Personally, I don't really bother that much with CSS animations if I'm using GSAP because most animations are triggered with JavaScript anyways.

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1 hour ago, OSUblake said:

 

Well, you don't need to import anything. Just use a CDN. It's fast, and will be cached on a users browser for a year.


https://cdnjs.cloudflare.com/ajax/libs/gsap/1.20.3/TweenMax.min.js

 

Like @Sahil said, CSS is fine for simple stuff. But you should also think about the future too. Today you may want hover to change the opacity, but what if you want the hover animation to do something more complicated later on? Would it be better to do it in GSAP to start off with? Well, that's for you to decide. There's is no good answer as it all depends on what you're doing.

 

Personally, I don't really bother that much with CSS animations if I'm using GSAP because most animations are triggered with JavaScript anyways.

 

 

OK thanks that sheds more light on the issue. I like the idea of having all my animations in one place - use one platform for everything.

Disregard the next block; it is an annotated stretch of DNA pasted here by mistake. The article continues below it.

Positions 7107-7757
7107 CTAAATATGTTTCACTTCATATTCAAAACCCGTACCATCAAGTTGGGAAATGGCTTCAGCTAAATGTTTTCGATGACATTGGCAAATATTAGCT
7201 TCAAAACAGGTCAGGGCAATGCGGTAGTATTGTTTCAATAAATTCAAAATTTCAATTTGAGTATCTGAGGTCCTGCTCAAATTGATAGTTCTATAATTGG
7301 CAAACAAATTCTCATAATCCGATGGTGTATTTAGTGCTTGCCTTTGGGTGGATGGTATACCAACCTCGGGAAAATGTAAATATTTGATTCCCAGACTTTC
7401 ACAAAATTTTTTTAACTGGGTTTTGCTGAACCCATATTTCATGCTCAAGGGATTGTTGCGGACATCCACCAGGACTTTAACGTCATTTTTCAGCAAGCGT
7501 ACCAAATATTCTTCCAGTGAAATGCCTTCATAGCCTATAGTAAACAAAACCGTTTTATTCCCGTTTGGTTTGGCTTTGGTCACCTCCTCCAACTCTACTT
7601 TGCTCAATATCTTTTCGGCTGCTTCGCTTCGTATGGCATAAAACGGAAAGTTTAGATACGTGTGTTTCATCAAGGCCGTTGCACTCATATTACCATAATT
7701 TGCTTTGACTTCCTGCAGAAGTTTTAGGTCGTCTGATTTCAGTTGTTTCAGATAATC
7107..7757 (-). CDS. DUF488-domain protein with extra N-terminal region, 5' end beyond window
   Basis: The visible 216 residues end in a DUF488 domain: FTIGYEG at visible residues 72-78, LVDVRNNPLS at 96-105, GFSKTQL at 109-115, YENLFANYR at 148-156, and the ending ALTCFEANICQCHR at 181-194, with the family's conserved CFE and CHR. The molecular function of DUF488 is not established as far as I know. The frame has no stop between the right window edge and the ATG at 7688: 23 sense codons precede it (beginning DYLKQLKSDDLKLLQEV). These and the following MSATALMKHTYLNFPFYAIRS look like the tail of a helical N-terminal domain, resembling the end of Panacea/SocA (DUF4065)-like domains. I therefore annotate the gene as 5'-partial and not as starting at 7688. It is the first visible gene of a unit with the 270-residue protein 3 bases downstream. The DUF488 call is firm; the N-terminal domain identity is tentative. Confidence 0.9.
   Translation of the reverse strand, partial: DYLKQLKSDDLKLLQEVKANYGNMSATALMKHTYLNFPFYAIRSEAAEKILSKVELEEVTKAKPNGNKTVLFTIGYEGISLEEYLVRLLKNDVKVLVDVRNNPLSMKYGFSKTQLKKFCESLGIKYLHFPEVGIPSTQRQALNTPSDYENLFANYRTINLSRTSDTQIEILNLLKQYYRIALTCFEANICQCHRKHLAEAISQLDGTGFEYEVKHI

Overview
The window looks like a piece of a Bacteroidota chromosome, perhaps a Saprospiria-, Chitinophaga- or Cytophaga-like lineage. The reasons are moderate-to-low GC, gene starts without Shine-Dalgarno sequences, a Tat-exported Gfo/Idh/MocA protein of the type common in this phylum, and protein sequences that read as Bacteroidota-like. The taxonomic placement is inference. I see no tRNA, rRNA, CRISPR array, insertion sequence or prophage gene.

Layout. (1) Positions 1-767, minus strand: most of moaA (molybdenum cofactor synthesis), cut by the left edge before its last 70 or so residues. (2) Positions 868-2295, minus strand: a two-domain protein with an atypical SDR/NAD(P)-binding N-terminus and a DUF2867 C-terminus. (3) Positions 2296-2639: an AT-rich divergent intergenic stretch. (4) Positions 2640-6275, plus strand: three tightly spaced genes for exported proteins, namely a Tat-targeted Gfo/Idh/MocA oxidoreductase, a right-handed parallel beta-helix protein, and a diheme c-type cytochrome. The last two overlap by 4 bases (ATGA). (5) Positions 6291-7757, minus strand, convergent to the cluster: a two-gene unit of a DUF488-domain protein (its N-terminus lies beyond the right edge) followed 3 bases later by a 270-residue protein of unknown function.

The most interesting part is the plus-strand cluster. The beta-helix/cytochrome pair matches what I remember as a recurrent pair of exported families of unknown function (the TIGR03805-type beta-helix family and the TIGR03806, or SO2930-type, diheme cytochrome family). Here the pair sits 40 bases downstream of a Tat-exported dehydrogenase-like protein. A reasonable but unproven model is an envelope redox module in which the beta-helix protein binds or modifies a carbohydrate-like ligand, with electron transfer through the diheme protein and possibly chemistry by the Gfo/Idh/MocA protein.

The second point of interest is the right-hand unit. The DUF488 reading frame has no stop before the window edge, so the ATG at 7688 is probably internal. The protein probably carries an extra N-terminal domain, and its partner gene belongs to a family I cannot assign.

WRT to cdnjs: I am building a static site with npm, gulp, and webpack, and have already set everything up for GSAP and a few other libraries. I was under the impression that generally want to avoid extra http requests for performance. Could you please comment on this?

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24 minutes ago, jSwtch said:

WRT to cdnjs: I am building a static site with npm, gulp, and webpack, and have already set everything up for GSAP and a few other libraries. I was under the impression that generally want to avoid extra http requests for performance. Could you please comment on this?

 

What's faster, an extra http request and being able to pull something from cache, or downloading a huge bundle? That's a complicated subject, but check out the bundling perf section here. It doesn't talk about CDNs, but same concept, pulling stuff in from cache.

https://medium.com/@samccone/performance-futures-bundling-281543d9a0d5

 

 

 

 

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26 minutes ago, OSUblake said:

 

What's faster, an extra http request and being able to pull something from cache, or downloading a huge bundle? That's a complicated subject, but check out the bundling perf section here. It doesn't talk about CDNs, but same concept, pulling stuff in from cache.